Morocco cultural holiday
Description of Morocco cultural holiday
This ten day Morocco cultural holiday begins and ends in the legendary imperial city of Marrakech. In between, travellers will be enjoy a cultural tour of Morocco that includes the medieval walled city of Fes, the Roman ruins of Volubilis and the sacred hilltop town of Moulay Idriss, as well as time spent enjoying the peaceful atmosphere of the mighty Atlas Mountains.
These ten days will prove to be a real cultural eye opener. You’ll visit mosques and markets, kasbahs and souks, and spend time with nomadic herders, women’s co-operatives and Berber communities, sharing a lunch of home-cooked couscous with a family in Moulay Idriss.
You’ll stay in small, locally run hotels and you’ll travel with a small group of like minded travellers and will have expert guides to show you what's what along the way.
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This is a small group tour, meaning that we have a low impact on the environments and communities we visit and are able to ensure that we do not disrupt or lead to the displacement of local people. The small number also allows us to stay in unique, family-run hotels that cannot benefit from coach tours and other mass tourism due to their limited sizes.
It all starts at home where we work towards reducing our carbon footprint in our offices through energy conservation measures, recycling policies and the promotion of cycling and walking as a means for our staff to commute. Our head office has become a plastic-free zone with the use of plastic bottles being banned in our head office and we distributed reusable water bottles and tote bags to every staff member. We also support a large number of community and environmental projects in different parts of the world and try to give something back to the places we visit.
PeopleLocal Craft and Culture:
During the trip, we will visit Fez, an intellectual and religious centre of Morocco. There, our city guide walks us through different sections of the souk and the tanneries. Outside the medina we also visit the Jewish District, the exterior of the Royal Palace and the potteries where famous mosaic tables are made from the grey clay of the Rif Mountains. Another cultural highlight is Marrakech, where clients are encouraged to haggle for souvenirs, take a ride in a traditional Caliche, or to visit the world renowned Marjorelle gardens. In the evening, the Djemma el Fna central square comes alive with musicians, snake charmers, travelling acrobats and food stalls. This is the perfect opportunity to interact with local people, purchase locally produced handicrafts and to support small street vendors by trying authentic food.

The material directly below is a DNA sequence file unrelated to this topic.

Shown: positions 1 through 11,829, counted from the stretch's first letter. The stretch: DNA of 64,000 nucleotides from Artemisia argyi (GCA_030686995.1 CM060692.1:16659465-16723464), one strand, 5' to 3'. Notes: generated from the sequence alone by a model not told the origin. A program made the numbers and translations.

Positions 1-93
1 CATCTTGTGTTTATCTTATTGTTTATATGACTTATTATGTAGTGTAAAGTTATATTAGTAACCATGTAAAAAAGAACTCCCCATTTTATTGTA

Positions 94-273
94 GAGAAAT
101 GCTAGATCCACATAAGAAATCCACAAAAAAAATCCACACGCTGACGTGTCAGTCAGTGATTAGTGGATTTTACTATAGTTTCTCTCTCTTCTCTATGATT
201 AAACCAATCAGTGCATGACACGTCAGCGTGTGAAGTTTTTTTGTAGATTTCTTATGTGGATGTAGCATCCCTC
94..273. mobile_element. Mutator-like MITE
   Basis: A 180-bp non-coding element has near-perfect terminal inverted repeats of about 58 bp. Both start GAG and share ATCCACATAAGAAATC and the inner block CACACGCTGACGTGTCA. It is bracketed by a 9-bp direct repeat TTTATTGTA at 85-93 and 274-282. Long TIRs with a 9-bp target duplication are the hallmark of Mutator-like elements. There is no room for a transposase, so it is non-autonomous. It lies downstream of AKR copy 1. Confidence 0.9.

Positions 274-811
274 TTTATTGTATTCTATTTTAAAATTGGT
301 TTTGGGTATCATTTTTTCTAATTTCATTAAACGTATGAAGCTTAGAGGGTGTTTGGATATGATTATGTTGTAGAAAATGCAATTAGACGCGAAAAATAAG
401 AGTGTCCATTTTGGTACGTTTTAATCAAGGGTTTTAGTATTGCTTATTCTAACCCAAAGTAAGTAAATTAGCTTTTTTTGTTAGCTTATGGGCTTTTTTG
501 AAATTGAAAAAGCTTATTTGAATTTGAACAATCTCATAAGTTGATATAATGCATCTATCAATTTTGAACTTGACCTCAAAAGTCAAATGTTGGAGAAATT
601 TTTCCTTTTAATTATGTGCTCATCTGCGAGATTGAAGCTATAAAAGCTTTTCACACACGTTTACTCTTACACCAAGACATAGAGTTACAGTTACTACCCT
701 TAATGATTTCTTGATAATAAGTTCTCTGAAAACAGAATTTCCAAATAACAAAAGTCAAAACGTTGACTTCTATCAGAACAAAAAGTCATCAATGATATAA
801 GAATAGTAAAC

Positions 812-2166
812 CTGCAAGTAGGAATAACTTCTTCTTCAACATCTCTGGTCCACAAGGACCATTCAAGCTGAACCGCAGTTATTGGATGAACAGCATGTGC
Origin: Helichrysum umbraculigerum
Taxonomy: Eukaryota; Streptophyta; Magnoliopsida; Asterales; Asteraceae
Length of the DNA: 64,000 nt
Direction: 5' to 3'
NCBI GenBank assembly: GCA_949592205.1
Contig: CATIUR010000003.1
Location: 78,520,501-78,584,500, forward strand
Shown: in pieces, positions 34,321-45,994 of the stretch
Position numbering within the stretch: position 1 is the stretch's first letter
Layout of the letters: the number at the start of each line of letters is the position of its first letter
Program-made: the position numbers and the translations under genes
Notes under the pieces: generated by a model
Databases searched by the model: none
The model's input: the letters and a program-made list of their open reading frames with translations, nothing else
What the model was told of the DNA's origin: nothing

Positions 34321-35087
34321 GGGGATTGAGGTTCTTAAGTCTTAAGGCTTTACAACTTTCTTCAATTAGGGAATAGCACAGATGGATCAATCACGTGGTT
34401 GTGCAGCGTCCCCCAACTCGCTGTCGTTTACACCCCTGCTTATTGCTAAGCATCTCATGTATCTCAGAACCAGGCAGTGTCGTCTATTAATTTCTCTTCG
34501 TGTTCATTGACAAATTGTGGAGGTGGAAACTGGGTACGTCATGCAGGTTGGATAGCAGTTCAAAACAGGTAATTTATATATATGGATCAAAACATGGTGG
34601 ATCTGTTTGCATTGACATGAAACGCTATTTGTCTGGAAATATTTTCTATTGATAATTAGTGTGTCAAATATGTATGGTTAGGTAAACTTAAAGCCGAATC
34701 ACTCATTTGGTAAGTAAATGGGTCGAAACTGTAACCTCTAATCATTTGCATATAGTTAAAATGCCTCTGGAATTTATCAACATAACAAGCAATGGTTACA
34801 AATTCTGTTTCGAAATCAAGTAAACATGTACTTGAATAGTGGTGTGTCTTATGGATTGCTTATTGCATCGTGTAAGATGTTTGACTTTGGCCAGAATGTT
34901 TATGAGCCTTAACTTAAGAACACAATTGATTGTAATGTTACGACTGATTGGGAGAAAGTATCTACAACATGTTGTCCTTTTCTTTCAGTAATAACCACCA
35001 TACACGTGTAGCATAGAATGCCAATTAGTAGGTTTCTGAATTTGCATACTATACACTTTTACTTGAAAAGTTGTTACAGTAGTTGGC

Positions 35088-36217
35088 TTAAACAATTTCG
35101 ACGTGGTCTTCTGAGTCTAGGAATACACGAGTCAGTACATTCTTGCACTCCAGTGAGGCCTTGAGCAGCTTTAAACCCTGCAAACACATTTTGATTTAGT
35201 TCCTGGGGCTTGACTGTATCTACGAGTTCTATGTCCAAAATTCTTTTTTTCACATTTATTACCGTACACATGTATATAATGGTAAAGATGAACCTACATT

Passing through Berber villages up in the High Atlas Mountains, hiring local guides, staying in local gites and using markets and mule transport has a positive impact on the local economy. There are also opportunities for us to stop at women’s co-operatives in the south east of the Atlas and in the Essaouira region. These co-operatives help local women to be more independent and take care of their children- especially if they are in difficult family situations. Stops can also be made at a care centre for those with disabilities, which aim to teach handicrafts skills and sell souvenirs.
In conjunction with Baraka Community Partnerships, we have sponsored the development of a small village called Tijhza for many years with a variety of projects. These include supplying a pipeline system and water tower to the village and a toilet block for the school. Thanks to our volunteer groups, Tijhza now also has electricity and an annual medical clinic, which has had a hugely positive effect on the welfare of the village. More recently, we have achieved our aim of building a Hammam to alleviate some of the hygiene issues in the area and to provide a sustainable source income for many inhabitants. Unfortunately, devastating storms struck in November 2014, leaving much of the village severely damaged. We were able to raise emergency funding to provide supplies and to re-build many of the homes affected.
Accommodation and Meals:
Our local operators generally prefer to select accommodation which is locally owned in order to support smaller businesses and their employees. This ensures that most income generated is reinvested into the area and the community.
Where meals are supplied, seasonal, fresh food is used wherever possible. Most vegetables come from the region of Sous; meat is locally supplied by butchers and fruits can be found at markets or farms in the countryside. The main Moroccan dishes most people are familiar with are couscous, meat and vegetable tagines, fish chermoula and bocadillos, which are available from street stalls almost everywhere.